Judging others' personalities is an essential skill in successful social living, as personality is a key driver behind people's interactions, behaviors, and emotions. Although accurate personality judgments stem from social-cognitive skills, developments in machine learning show that computer models can also make valid judgments. This study compares the accuracy of human and computer-based personality judgments, using a sample of 86,220 volunteers who completed a 100-item personality questionnaire. We show that (i) computer predictions based on a generic digital footprint (Facebook Likes) are more accurate (r 0.56) than those made by the participants' Facebook friends using a personality questionnaire (r 0.49); (ii) computer models show higher interjudge agreement; and (iii) computer personality judgments have higher external validity when predicting life outcomes such as substance use, political attitudes, and physical health; for some outcomes, they even outperform the self-rated personality scores. Computers outpacing humans in personality judgment presents significant opportunities and challenges in the areas of psychological assessment, marketing, and privacy.
Russian researchers from HSE University and Open University for the Humanities and Economics have demonstrated that artificial intelligence is able to infer people's personality from'selfie' photographs better than human raters do. Conscientiousness emerged to be more easily recognizable than the other four traits. Personality predictions based on female faces appeared to be more reliable than those for male faces. The technology can be used to find the'best matches' in customer service, dating or online tutoring. The article, "Assessing the Big Five personality traits using real-life static facial images," will be published on May 22 in Scientific Reports.
Biel, Joan-Isaac (Ecole Polytecnique Fédérale de Lausanne (EPFL) and Idiap Research Institute) | Aran, Oya (Idiap Research Institute) | Gatica-Perez, Daniel (Ecole Polytecnique Fédérale de Lausanne (EPFL) and Idiap Research Institute)
An increasing interest in understanding human perception in social media has led to the study of the processes of personality self-presentation and impression formation based on user profiles and text blogs. However, despite the popularity of online video, we do not know of any attempt to study personality impressions that go beyond the use of text and still photos. In this paper, we analyze one facet of YouTube as a repository of brief behavioral slices in the form of personal conversational vlogs, which are a unique medium for self-presentation and interpersonal perception. We investigate the use of nonverbal cues as descriptors of vloggers' behavior and find significant associations between automatically extracted nonverbal cues for several personality judgments. As one notable result, audio and visual cues together can be used to predict 34% of the variance of the Extraversion trait of the Big Five model. In addition, we explore the associations between vloggers' personality scores and the level of social attention that their videos received in YouTube. Our study is conducted on a dataset of 442 YouTube vlogs and 2,210 annotations collected using Amazon's Mechanical Turk.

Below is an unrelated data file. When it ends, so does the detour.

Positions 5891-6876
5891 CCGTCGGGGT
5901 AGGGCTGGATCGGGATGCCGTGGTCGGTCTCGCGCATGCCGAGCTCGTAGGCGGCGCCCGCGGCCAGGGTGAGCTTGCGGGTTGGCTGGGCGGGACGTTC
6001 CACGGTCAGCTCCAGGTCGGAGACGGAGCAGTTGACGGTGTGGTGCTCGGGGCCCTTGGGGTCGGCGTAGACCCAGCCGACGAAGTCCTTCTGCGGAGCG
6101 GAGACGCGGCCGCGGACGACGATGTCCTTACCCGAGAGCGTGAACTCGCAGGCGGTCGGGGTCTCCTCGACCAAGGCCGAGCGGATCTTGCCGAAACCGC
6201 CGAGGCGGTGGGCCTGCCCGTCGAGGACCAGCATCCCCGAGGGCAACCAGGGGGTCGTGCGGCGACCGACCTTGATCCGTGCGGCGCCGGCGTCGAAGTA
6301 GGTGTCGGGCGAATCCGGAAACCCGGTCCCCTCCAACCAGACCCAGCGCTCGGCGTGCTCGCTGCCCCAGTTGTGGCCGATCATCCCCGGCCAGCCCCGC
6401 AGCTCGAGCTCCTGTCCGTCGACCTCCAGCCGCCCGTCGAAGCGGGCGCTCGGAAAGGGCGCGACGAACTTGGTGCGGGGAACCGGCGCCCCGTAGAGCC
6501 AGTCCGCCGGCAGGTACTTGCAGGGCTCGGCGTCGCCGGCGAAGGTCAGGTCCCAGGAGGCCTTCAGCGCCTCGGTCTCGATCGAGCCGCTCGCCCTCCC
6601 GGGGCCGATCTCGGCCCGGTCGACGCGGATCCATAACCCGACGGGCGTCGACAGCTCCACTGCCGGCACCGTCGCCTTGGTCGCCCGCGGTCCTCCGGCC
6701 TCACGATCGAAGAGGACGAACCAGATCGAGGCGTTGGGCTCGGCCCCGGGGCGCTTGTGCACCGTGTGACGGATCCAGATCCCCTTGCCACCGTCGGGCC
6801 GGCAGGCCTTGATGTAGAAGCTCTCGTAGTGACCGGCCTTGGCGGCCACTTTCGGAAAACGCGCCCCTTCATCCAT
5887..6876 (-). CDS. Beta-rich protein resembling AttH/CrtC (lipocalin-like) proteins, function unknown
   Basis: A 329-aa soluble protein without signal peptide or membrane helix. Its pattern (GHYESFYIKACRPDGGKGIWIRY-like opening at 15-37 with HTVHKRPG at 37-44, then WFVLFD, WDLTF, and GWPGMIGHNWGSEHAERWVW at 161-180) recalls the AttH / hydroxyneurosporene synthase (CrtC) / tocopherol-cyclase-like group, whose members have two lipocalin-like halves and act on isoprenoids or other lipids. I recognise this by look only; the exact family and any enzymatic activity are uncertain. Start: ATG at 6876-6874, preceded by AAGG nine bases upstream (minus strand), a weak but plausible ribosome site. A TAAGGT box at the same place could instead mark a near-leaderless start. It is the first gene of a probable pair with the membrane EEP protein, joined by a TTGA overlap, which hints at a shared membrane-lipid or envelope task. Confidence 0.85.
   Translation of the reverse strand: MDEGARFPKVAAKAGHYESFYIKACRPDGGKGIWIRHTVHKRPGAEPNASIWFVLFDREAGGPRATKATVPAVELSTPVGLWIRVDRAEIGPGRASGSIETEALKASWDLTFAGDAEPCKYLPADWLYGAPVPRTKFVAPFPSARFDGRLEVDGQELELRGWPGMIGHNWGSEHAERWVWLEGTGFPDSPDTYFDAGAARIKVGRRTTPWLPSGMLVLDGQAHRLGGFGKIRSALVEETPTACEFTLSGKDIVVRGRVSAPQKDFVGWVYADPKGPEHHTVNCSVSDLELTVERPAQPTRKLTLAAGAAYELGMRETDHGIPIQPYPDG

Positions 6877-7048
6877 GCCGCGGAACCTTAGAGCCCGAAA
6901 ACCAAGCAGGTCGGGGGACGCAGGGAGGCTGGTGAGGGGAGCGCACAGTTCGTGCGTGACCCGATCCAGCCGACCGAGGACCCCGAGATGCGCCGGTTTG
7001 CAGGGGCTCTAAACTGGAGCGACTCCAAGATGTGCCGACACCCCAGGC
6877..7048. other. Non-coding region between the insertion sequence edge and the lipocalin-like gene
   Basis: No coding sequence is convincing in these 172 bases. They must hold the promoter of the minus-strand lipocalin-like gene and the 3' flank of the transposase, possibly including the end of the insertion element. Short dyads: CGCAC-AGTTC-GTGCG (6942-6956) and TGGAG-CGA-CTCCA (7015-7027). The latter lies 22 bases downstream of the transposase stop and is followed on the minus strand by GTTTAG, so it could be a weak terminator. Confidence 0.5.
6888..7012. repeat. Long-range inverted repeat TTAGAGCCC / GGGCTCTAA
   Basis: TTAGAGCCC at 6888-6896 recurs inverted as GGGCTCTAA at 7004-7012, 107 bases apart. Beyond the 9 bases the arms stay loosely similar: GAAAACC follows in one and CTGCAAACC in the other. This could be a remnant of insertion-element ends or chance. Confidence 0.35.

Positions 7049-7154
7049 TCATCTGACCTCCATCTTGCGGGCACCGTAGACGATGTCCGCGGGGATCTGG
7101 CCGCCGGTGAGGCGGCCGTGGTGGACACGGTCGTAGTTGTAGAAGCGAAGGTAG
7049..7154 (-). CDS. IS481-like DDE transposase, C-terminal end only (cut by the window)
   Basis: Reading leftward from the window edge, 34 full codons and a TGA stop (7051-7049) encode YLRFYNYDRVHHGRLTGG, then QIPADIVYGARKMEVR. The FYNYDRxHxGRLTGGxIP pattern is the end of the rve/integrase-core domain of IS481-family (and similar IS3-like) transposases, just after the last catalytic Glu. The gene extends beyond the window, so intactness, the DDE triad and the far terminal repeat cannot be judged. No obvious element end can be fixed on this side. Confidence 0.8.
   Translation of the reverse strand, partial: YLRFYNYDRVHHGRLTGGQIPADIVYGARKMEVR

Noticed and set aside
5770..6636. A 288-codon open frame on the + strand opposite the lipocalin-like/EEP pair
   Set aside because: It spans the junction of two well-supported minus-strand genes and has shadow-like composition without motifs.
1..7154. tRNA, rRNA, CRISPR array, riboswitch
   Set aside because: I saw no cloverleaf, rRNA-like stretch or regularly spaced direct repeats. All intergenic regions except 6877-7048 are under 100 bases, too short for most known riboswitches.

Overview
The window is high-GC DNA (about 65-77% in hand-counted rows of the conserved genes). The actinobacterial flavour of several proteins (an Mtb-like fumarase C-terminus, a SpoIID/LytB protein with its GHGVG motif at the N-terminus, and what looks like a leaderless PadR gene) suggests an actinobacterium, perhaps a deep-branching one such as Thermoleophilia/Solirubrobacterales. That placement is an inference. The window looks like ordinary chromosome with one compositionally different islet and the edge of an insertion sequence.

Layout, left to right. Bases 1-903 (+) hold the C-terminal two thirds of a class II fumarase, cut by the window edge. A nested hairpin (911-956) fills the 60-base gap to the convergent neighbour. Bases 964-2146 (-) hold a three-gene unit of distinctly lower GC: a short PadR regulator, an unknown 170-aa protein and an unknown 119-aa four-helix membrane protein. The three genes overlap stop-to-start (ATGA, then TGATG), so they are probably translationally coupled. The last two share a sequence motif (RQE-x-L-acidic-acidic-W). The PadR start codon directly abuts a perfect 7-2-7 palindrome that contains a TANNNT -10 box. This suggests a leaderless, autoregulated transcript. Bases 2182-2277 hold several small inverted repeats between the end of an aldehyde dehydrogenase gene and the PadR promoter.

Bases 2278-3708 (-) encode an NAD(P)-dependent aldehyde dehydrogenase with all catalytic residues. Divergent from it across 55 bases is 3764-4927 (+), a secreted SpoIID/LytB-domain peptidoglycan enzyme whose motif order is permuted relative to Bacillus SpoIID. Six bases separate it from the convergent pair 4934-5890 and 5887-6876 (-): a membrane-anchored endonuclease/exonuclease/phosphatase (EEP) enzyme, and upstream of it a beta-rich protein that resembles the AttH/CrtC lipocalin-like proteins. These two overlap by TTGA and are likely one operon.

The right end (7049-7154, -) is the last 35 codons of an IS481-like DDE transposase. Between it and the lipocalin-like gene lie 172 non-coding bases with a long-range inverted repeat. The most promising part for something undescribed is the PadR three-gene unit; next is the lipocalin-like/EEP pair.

We address the study of interpersonal perception in social conversational video based on multifaceted impressions collected from short video-watching. First, we crowdsourced the annotation of personality, attractiveness, and mood impressions for a dataset of YouTube vloggers, generating a corpora that has potential to develop automatic techniques for vlogger characterization. Then, we provide an analysis of the crowdsourced annotations focusing on the level of agreement among annotators, as well as the interplay between different impressions. Overall, this work provides interesting new insights on vlogger impressions and the use of crowdsourcing to collect behavioral annotations from multimodal data.
This study compares the accuracy of personality judgment a ubiquitous and important social-cognitive activity between computer models and humans. Using several criteria, we show that computers judgments of people's personalities based on their digital footprints are more accurate and valid than judgments made by their close others or acquaintances (friends, family, spouse, colleagues, etc.). Our findings highlight that people's personalities can be predicted automatically andwithout involving human social-cognitive skills.